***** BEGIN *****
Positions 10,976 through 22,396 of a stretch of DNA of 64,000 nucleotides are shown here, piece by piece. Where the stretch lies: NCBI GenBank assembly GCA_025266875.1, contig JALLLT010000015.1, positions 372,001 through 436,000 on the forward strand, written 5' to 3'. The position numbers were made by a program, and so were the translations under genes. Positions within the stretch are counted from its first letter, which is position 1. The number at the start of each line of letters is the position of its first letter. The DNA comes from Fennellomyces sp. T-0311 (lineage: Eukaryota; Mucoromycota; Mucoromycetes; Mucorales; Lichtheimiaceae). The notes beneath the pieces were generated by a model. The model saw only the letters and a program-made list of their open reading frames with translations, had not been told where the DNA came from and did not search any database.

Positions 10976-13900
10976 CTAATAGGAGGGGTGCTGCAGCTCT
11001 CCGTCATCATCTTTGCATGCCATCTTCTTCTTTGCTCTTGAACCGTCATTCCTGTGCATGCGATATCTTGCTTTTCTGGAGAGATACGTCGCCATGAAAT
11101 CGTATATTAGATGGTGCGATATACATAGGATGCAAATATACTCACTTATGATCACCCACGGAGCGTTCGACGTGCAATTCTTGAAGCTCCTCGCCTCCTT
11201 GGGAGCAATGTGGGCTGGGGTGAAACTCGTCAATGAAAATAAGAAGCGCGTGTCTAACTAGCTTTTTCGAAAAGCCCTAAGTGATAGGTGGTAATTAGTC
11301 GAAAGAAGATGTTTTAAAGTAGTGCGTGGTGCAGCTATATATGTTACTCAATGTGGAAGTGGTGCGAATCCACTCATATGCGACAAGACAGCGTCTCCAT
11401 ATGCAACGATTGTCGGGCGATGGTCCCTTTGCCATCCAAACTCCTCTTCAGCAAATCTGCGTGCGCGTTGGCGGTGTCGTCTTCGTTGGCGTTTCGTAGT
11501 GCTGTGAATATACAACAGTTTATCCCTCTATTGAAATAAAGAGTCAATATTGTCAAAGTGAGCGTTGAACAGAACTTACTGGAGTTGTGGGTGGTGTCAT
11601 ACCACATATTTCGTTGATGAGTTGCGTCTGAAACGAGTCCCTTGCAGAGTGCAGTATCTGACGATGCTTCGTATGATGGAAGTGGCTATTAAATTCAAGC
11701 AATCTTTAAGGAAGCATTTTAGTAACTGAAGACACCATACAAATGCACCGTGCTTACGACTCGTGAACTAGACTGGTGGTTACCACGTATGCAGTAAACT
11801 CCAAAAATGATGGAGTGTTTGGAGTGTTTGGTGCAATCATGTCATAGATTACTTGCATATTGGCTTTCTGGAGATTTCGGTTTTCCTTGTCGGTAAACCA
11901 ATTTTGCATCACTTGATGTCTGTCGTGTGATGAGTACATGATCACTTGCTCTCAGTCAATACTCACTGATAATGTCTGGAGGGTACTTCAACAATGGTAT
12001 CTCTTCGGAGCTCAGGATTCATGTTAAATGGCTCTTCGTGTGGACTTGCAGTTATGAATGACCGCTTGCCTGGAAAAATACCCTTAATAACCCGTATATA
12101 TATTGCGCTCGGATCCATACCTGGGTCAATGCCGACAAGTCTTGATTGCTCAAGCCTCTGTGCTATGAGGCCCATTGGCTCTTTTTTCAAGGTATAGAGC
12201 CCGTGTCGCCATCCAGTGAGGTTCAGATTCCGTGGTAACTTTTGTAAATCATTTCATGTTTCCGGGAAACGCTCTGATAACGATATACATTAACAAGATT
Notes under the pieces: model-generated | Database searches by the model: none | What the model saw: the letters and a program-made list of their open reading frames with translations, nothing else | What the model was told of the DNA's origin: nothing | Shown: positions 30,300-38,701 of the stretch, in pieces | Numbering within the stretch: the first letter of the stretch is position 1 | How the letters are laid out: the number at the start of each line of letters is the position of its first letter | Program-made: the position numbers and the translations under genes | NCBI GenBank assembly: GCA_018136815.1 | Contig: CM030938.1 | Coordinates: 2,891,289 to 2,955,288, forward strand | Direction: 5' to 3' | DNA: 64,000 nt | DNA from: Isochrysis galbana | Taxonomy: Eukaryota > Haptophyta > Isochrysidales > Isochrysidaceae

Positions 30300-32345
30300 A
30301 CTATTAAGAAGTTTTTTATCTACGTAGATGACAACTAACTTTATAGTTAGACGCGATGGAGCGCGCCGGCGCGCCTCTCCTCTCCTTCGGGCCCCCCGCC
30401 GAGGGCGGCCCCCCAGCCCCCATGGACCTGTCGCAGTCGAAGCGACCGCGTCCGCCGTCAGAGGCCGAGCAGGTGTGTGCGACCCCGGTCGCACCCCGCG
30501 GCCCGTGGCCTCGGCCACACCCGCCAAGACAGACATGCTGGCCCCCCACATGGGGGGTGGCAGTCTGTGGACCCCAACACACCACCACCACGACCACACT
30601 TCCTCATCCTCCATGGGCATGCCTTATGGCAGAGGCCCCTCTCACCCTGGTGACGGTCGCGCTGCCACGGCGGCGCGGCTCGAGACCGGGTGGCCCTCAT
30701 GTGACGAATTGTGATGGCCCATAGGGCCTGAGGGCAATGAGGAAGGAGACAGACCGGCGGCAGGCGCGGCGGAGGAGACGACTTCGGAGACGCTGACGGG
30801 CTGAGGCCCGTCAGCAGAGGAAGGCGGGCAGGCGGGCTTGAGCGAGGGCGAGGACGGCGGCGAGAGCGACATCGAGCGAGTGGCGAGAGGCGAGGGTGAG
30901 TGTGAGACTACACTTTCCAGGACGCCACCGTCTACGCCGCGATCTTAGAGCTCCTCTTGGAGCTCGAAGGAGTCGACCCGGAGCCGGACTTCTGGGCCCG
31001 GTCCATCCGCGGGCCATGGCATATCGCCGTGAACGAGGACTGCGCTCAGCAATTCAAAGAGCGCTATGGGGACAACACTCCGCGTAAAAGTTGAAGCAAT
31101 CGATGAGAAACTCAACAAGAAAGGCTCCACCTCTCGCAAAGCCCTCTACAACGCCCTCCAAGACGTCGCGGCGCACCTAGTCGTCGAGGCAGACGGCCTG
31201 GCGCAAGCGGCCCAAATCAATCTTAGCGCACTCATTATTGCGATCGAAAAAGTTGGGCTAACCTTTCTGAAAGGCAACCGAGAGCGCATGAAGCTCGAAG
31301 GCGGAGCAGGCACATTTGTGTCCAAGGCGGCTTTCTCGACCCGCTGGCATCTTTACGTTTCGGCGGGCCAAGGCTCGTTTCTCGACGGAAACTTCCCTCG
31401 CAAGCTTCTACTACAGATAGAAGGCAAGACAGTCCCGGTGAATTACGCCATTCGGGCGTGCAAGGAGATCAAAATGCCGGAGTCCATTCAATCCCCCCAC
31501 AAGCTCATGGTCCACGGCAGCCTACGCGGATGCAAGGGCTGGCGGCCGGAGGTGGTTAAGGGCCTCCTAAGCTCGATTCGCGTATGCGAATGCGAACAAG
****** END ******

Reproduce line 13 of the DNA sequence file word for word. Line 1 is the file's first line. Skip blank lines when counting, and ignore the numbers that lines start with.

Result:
11901 ATTTTGCATCACTTGATGTCTGTCGTGTGATGAGTACATGATCACTTGCTCTCAGTCAATACTCACTGATAATGTCTGGAGGGTACTTCAACAATGGTAT